Faculty Research and Creative Activity

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Publication Date

January 2010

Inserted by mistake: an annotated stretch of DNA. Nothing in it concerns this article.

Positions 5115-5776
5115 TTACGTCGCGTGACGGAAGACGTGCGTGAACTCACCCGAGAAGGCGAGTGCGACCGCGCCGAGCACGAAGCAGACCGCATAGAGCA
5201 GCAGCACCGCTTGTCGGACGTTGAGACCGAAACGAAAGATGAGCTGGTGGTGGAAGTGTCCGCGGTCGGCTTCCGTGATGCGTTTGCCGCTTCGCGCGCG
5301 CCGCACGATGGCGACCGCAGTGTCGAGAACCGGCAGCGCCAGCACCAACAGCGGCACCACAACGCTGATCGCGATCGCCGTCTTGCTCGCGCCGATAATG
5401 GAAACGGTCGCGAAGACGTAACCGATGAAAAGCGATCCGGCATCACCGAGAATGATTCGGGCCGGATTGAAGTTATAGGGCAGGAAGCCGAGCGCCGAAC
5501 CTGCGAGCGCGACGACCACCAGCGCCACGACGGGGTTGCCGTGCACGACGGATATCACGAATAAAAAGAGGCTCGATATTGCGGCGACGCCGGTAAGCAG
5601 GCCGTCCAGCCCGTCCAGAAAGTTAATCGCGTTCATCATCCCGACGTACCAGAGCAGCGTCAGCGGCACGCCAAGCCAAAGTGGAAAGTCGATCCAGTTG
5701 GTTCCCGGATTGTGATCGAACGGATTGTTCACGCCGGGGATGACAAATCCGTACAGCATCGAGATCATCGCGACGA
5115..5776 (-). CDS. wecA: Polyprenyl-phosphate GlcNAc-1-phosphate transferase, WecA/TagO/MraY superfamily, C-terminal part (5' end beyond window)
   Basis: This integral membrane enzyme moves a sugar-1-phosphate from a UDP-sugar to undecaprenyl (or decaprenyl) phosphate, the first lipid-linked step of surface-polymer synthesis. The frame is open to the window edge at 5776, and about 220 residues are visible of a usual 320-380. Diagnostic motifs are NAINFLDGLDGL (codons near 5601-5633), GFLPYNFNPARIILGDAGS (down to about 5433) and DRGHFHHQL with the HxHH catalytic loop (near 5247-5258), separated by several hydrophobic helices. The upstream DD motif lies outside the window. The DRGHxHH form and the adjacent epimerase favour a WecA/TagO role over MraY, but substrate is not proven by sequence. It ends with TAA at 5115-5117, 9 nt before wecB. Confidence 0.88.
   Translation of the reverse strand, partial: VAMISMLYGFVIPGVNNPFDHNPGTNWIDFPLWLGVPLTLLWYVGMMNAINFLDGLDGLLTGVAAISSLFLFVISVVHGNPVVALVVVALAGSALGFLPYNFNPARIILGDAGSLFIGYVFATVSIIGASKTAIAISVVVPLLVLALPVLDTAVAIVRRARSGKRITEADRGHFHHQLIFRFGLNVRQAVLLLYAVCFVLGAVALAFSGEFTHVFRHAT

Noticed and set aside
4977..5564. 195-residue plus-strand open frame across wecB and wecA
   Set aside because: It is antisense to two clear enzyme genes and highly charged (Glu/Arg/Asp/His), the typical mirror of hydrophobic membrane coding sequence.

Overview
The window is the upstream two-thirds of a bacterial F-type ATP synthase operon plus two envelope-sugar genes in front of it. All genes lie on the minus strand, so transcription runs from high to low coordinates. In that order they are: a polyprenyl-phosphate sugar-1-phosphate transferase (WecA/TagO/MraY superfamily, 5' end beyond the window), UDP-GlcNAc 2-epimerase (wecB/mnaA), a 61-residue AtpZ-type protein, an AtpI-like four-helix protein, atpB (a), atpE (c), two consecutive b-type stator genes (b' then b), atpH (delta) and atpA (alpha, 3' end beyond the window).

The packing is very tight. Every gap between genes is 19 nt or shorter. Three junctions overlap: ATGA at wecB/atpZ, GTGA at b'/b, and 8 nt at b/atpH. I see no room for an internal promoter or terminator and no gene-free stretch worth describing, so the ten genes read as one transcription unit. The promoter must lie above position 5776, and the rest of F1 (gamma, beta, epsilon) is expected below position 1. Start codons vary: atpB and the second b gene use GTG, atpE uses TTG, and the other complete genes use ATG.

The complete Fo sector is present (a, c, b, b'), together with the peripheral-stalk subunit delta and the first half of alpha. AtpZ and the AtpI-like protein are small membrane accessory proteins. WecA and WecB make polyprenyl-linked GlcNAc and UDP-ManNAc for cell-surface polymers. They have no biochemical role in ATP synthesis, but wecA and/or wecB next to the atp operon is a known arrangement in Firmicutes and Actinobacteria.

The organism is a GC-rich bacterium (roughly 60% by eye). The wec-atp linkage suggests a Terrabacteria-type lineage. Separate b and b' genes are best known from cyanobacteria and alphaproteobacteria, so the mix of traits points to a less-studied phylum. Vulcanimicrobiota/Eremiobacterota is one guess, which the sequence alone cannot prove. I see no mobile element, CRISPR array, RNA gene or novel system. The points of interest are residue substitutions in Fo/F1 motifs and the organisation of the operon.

aip Publishers Publications Topics | Librarians Authors Your access is provided by: Eastern Illinois University Register to create your user account, or sign in if you have an existing account Additional sign in Sign in via Shibboleth/Athens My cart Export citations Add to my favorites Recommend to library Subscribe to email alerts Submit an article Reprints & Permissions Subscribe to RSS Access Key Free Content Open Access Content Subscribed Content Free Trial Content Home > Publishers > AIP Publishing > Journal of Applied Physics > Volume 108, Issue 3 > Article banner image F Lattice thermal conductivity of freestanding gallium nitride nanowires Download PDF Jie Zou1,a) + View Affiliations a) Electronic mail: jzou@eiu.edu. J. Appl. Phys. 108, 034324 (2010); http://dx.doi.org/10.1063/1.3463358 Previous Article Table of Contents Next Article Back to Search Results facebook twitter Share this page separator email print this page Abstract Full Text References (28) Cited By (8) Data & Media Metrics Related We report detailed calculations of the lattice thermal conductivity of freestanding gallium nitride(GaN)nanowires with diameters ranging from 20 to 140 nm. Results are compared with experimental data on GaNnanowires grown by thermal chemical vapor deposition(CVD). Calculations are based on the Boltzmann transport equation and take into account the change in the nonequilibrium phonon distribution in the case of diffuse scattering at the surfaces. Phonon dispersion relation is obtained in the elastic continuum approximation for each given nanowire. For valid comparisons with the experimental data, simulations are performed with a dopant concentration and impurity profile characteristic of thermal CVDGaNnanowires. Our results show that the room-temperature thermal conductivity of the nanowires has very low values, ranging from 6.74 W/m K at 20 nm to 16.4 W/m K at 140 nm. The obtained results are in excellent agreement with the experimental data. We have also demonstrated that in addition to impurity scattering, boundary scattering, and phonon confinement, the change in the nonequilibrium phonon distribution leads to a further reduction in the thermal conductivity of the nanowires and has to be taken into account in the calculations. Our conclusion is different from that of an earlier study which attributed the very low thermal conductivity to the unusually large mass-difference scattering in the nanowires.

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